Noxious Species of the Month

Jointed Goatgrass

Early in 2016, Campbell County added Jointed Goatgrass to its declared invasive species list. This species can invade many different land types, primarily affecting wheat and other small grain fields. If not controlled on an annual basis it can pose a real issue for farmers in the county. This article is intended to help identify Jointed Goatgrass and provide control options for various situations.

Jointed Goatgrass is an annual winter grass that usually grows to a height of one to two feet. It has erect stems that send out other smaller stems by way of basal tillers. The weed has alternate leaves with hairs along the margins of the leaves. The seed heads are spikelets that join, making it appear jointed and protruding from the spikelets are awns or hair-like bristles.

Due to the weed's winter growth habit, crops planted in the fall, such as winter wheat, are highly susceptible to becoming hybridized resulting in a reduced crop yield. At maturity, it blends into winter wheat fields extremely well.

Hopefully, the described characteristics along with the pictures provided will help identify this weedy invader. Next, we will look at some control methods that can be implemented if this weed is a problem on your property.

The invasive species is controlled through a variety of cultural, mechanical, chemical, or biological treatment methods. Cultural control includes planting species with a different life cycle than that of jointed goatgrass. An example of cultural control would be changing a crop from winter wheat to spring wheat. Mechanically, tilling or disking in the fall is another option. In cases of small infestations, hand pulling can be effective, as long as the entire plant is removed. Chemical treatment includes a few options. If the plant is occurring outside a planted field, a grass herbicide, such as Select (Clethodim) can be employed. Round Up (glyphosate) is an option if the plant is occurring in an industrial area. The main chemical for controlling the weed in winter wheat fields is Beyond (Imazamox), which must be teamed with a special wheat seed (Clearfield) to prevent harm to the wheat crop. Biological treatment is a new potential option that is still in the trial phase. It is a bacteria (MB906) that is sprayed onto the area that inhibits root growth.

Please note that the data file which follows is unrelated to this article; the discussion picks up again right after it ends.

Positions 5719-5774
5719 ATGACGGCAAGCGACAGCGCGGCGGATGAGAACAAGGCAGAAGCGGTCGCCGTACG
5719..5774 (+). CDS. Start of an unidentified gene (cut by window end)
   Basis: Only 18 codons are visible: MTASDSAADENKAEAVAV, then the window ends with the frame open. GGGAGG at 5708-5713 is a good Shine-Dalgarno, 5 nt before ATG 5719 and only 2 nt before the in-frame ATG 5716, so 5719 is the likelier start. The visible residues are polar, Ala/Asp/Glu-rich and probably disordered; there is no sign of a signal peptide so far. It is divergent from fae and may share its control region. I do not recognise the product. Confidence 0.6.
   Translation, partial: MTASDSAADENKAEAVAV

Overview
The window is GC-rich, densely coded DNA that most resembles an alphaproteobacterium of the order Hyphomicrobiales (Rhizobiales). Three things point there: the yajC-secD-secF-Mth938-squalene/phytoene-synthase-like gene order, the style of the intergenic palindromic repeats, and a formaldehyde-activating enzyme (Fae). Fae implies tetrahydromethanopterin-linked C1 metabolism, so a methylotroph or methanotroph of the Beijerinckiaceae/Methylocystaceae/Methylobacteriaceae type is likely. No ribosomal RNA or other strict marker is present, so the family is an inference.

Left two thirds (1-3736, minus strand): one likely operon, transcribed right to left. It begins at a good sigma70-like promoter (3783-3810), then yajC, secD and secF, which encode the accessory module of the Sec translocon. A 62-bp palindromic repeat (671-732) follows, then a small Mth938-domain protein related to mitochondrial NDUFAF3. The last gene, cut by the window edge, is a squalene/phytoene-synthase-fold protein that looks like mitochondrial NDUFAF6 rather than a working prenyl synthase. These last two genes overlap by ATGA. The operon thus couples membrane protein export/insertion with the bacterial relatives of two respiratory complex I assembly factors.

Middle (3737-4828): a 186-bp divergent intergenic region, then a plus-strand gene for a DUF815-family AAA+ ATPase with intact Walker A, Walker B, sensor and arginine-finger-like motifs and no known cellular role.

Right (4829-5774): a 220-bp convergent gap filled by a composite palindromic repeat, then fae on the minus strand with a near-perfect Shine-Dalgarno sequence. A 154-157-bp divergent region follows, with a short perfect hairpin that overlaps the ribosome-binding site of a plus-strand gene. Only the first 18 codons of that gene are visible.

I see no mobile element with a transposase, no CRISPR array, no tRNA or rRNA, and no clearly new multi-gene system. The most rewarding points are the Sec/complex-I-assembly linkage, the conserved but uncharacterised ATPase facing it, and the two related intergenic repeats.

Ideal control methods include implementing multiple strategies in an integrated weed management plan. An example of multiple strategies would be to disk a field in the early fall, leaving the field fallow for a year, while treating with Round Up to kill any surviving weeds.
This species might not be on everyone's radar, but definitely should be if you plant winter wheat or have any other fall planting planned. With the correct management, you can reduce stands and improve yields in your fields. Remember you usually get better control when you implement multiple control techniques. As always, if you have questions on this noxious species or any other species, please stop by our office or give us a call.